Woman working from home reviews cybersecurity tips on her smartphone.

Working From Home: 6 Cybersecurity Tips


Working from home rises many cybersecurity security concerns for organizations with remote workers. Secure your remote workplace with these 6 tips.

As shelter-in-place orders were enacted and employees began working remotely, one of the top IT-related issues was connectivity—making sure that employees had access to the files and data they needed to work effectively. But it wasn’t long before another concern took hold—that of cybersecurity in work-from-home environments.

And with good cause: Over the past few months, fraud has proliferated. The Federal Trade Commission (FTC) reported more than 91,000 complaints of COVID-19-related scams between January 1 and June 8, 2020, leading to losses of more than $92 million.

Realizing the potential danger, companies are grappling with enforcing cybersecurity for work-from-home employees. Here are six cybersecurity tips and tips for working remotely that will help protect your company.

1. Use a Password Protocol with Multi-Factor Authentication

We’ve all heard jokes about passwords like “Password” or “123456.” Unfortunately, these easily hacked passwords are no joke when it comes to security, and weak or compromised passwords persist. Believe it or not, “123456” is still the “winner” (or loser, as it may be) of the most popular passwords, used by 23.2 million accounts.

That’s why you should share password best practices with your team. One tip to consider is using a “passphrase” as suggested by the FBI—and encourage employees to change the code frequently. But an even better solution is to enable “multi-factor authentication” (MFA), also known as two-factor authentication, which prompts the user to provide two log-ins, such as their password and then an additional code sent to their phone.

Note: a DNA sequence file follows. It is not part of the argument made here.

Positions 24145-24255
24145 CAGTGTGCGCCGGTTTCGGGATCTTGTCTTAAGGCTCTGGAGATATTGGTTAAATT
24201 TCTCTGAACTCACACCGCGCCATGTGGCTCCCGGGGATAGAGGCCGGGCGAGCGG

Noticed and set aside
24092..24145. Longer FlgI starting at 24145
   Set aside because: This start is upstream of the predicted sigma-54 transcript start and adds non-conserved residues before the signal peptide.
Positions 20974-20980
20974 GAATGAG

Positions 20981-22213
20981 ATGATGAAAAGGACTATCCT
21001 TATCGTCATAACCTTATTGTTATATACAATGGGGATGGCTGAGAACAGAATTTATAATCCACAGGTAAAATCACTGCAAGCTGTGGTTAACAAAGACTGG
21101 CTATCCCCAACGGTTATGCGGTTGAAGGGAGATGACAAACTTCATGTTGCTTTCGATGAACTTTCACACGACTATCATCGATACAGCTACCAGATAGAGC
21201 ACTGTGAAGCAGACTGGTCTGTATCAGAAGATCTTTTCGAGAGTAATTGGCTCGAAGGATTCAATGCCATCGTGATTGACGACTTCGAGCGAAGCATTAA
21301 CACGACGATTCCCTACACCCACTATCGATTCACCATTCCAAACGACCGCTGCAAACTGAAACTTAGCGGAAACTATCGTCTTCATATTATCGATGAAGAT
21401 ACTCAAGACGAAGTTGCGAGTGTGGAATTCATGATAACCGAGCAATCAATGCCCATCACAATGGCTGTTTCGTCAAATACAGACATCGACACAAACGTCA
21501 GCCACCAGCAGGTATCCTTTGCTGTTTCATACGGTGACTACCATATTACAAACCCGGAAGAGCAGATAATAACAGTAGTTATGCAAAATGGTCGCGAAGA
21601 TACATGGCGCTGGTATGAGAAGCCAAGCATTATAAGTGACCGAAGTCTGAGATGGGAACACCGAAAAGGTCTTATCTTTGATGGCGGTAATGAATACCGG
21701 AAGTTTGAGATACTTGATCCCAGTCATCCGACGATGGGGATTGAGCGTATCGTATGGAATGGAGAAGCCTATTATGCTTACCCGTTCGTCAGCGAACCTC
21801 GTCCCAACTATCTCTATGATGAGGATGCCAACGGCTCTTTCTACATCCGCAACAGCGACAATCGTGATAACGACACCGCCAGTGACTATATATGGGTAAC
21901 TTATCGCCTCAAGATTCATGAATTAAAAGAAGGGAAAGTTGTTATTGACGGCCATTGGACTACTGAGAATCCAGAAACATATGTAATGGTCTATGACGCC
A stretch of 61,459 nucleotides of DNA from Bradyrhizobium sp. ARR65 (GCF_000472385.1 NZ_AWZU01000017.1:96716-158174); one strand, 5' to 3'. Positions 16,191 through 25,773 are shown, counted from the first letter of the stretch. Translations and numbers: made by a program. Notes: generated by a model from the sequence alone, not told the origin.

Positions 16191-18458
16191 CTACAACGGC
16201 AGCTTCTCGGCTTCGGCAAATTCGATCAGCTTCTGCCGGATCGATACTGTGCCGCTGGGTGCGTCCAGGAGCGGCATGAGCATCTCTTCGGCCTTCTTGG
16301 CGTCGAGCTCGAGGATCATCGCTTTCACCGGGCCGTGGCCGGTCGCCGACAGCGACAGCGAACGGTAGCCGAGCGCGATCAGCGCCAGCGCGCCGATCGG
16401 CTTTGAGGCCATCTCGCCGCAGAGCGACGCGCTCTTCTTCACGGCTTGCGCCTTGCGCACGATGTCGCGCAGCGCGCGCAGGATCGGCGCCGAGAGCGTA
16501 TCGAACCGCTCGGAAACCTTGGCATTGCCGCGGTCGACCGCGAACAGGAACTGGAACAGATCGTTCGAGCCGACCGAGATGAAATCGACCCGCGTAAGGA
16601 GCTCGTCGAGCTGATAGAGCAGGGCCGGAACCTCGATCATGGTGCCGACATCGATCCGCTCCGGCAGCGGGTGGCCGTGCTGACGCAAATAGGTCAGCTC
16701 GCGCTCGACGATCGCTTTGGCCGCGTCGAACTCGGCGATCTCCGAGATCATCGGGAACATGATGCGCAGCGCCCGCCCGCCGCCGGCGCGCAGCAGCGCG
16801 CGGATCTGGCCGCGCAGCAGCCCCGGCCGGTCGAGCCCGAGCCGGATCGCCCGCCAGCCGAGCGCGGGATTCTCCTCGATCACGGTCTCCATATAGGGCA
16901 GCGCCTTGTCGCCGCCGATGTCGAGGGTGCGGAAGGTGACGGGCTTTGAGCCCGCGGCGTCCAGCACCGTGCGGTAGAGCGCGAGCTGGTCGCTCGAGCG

2. Walk Employees Through a Virtual Private Network (VPN)

As employees began working from home, most connected to the company’s systems with their own devices, using Windows’ “Remote Desktop Protocol” (RDP). This commonly-used Microsoft solution allows workers on remote computers to connect to the corporate network.

However, what employees may not realize is that if they are using this connection protocol on an unsecured WiFi connection, or a hacker otherwise gains access by guessing their password, it opens up their entire company's network.

That’s a key reason a strong password protocol is so crucial. Still another way to prevent these attacks is by making sure employees install and use a Virtual Private Network (VPN), which adds an extra layer of security by routing the connection through an encrypted server.

Employees should have clear instructions so they can access the VPN themselves—it only takes a few clicks to get to the setting. Employers should also offer help if employees experience trouble connecting or need a walkthrough.

3. Remind Employees About Potentially Suspicious Emails

This is one phish you don’t want your colleagues to catch. And, the hackers are definitely baiting the hook these days: A survey by Hiscox and Forrester found the most common types of breaches were virus or worm infestations (23%), business email compromise (21%) and ransomware (19%). It’s definitely causing consternation among IT professionals: A recent survey from WSJ Pro Research found that 80% were concerned about ransomware.